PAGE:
After this I beheld, and, see, a great multitude, which no man could number, of all nations, and kindreds…
The vision of pent-up judgment begins this chapter; then the sealing and the ingathering. Our text is the result of the ingathering, as seen in heaven.
I. THE NUMBERS. "A great multitude, which no man could number." The three thousand at Pentecost were a large number, but this is greater. The hundreds and thousands, both in Judea and throughout the Gentile world, at Corinth, Rome, Ephesus, Philippi, and other places, were specimens of the great ingathering; but here we have the aggregate, the summing-up of all. Like Israel, they cannot be numbered for multitude; they are like the stars of heaven, or the sand which is by the sea-shore.
II. THE NATIONALITIES. Every people furnishes its quota to this great assembly; every tribe has its representatives here; every region, every colour, every language, every kingdom, every people, every age and century. It is the general assembly and Church of the first-born. Here all nationalities meet in one great heavenly nationality, without jealousy or distrust; all one in Him who redeemed them by His blood.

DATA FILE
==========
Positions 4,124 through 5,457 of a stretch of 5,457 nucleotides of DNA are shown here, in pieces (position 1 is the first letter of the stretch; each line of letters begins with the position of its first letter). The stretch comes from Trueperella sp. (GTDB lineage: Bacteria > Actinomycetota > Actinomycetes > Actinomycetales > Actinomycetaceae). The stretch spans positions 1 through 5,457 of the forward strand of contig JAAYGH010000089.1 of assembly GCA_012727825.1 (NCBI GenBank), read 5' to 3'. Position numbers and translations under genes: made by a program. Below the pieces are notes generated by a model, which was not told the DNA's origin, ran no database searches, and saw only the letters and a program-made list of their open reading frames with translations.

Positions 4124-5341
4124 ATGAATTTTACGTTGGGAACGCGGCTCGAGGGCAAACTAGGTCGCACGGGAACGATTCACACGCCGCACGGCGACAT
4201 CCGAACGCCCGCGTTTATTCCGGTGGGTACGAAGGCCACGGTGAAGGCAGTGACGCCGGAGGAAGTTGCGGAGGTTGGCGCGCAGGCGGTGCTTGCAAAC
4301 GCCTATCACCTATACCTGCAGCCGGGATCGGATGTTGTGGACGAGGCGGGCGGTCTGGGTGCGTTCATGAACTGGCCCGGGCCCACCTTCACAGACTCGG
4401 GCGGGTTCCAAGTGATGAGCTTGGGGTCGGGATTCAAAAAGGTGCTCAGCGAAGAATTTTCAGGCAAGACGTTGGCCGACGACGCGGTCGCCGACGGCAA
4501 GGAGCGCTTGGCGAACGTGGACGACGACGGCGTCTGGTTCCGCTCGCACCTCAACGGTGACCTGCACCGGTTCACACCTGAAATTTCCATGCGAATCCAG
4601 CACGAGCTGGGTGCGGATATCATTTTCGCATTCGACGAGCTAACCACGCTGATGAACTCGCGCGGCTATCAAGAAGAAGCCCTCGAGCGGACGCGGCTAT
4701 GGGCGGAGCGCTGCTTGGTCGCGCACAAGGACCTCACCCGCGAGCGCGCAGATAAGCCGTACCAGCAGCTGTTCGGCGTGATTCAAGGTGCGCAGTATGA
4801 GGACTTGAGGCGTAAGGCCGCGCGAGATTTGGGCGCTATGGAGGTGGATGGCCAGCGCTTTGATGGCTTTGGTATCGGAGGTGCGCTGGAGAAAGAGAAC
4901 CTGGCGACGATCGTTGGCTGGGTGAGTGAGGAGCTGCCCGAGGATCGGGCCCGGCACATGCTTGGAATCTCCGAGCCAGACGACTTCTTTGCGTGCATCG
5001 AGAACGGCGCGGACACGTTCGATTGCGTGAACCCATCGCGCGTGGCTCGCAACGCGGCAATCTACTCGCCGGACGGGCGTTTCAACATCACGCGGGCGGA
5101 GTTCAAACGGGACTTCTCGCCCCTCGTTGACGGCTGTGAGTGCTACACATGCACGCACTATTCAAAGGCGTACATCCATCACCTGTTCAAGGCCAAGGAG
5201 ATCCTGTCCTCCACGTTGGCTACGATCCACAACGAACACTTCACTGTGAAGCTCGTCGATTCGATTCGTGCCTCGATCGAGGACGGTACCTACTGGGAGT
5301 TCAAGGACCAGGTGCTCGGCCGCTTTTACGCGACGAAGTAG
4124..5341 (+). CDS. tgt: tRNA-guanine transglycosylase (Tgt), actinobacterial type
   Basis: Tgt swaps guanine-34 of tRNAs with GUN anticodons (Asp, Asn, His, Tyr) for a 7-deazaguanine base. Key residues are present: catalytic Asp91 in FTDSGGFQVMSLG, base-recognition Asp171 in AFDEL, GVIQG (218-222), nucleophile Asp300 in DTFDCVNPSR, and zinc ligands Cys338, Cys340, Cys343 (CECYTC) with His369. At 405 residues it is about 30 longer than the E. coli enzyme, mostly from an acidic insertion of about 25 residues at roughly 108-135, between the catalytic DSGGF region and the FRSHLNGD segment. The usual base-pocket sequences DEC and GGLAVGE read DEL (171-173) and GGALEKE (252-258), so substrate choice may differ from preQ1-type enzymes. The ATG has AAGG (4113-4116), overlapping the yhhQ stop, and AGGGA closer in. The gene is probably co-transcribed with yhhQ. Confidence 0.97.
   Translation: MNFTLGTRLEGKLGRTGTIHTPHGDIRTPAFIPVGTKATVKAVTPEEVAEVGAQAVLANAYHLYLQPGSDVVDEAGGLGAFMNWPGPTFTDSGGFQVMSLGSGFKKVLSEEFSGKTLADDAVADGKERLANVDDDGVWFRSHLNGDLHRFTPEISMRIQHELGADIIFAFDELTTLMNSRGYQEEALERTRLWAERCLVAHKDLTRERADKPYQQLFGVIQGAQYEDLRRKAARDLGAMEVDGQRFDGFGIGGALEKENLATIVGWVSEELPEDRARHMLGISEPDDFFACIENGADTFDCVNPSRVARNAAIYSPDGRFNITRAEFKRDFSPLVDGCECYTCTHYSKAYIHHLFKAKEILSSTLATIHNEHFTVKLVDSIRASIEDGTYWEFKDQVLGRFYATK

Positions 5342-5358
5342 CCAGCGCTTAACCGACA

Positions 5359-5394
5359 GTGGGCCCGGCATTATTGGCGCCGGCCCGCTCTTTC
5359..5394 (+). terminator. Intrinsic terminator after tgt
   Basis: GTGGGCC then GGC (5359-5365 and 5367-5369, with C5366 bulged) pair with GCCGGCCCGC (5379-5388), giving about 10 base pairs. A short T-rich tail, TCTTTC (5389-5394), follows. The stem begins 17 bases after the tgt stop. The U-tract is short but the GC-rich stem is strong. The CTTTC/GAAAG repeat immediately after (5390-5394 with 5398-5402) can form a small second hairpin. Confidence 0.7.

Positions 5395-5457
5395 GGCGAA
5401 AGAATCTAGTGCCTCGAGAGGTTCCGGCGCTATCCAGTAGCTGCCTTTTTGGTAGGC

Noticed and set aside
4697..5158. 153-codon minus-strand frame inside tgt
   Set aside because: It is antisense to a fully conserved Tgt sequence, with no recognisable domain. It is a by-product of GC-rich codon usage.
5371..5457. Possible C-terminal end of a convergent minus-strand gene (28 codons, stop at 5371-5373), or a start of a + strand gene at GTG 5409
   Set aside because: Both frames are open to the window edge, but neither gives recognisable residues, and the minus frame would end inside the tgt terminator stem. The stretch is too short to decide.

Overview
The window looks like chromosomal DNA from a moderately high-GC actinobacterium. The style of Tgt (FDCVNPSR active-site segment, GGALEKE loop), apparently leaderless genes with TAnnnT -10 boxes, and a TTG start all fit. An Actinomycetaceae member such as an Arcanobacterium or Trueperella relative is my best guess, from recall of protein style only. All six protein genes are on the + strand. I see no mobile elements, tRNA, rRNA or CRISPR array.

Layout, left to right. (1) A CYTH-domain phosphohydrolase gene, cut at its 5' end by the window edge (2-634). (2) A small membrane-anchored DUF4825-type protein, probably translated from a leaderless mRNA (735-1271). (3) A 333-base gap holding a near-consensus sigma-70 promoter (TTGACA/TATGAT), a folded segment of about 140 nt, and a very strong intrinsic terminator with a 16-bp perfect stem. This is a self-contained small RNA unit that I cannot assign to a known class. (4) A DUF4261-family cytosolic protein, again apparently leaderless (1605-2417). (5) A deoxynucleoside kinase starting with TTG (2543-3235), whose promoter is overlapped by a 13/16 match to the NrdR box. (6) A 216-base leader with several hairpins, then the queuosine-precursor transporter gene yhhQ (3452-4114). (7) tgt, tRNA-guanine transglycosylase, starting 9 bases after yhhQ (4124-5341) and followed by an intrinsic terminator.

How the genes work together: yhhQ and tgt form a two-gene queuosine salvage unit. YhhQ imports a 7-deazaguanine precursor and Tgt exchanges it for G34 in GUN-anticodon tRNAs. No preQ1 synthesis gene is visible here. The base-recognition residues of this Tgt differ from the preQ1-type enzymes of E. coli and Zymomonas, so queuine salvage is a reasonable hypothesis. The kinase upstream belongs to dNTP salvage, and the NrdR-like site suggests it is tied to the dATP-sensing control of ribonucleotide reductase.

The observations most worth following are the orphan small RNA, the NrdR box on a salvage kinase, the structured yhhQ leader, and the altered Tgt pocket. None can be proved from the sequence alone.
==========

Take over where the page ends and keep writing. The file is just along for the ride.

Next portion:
III. THE POSTURE. "Standing before the throne, and before the Lamb." They "stand." It is the posture of triumph and honour; "having done all, they stand" (Ephesians 6:18). Not bowed down, nor kneeling, nor prostrate, their erect posture indicates the high position to which they have been brought; and especially is this honour apparent when we see them standing "before the throne, and before the Lamb," in the very presence of the King.
IV. THE RAIMENT. They are "clothed with white robes."
1. It is the raiment of heaven (Mark 16:5; John 20:12; Acts 1:12).
2. It is the raiment of purity and perfection.
3. It is the raiment of triumph. It is given to him that overcometh (Revelation 3:5).
4. It is the festal dress. At the marriage-supper this is the raiment provided; the bride sits down at the table in the King's pavilion "arrayed in fine linen, clean and white" (Revelation 19:8).
V. THE BADGE. They had "palms in their hands." The palm is the symbol of gladness and of victory. Here it is specially used in reference to the feast of tabernacles, the gladdest of all Israel's festivals (Leviticus 23:40). The true feast of tabernacles, the memorial of our desert sojourn and earthly pilgrimage ended for ever, the saints shall celebrate in the New Jerusalem. The days of their mourning shall be ended; their everlasting joy begun.
VI. THE SHOUT. They "cry with aloud voice, Salvation to our God that sitteth on the throne, and to the Lamb."
(H. Bonar, D. D.)
Parallel VersesKJV: After this I beheld, and, lo, a great multitude, which no man could number, of all nations, and kindreds, and people, and tongues, stood before the throne, and before the Lamb, clothed with white robes, and palms in their hands;
WEB: After these things I looked, and behold, a great multitude, which no man could number, out of every nation and of all tribes, peoples, and languages, standing before the throne and before the Lamb, dressed in white robes, with palm branches in their hands.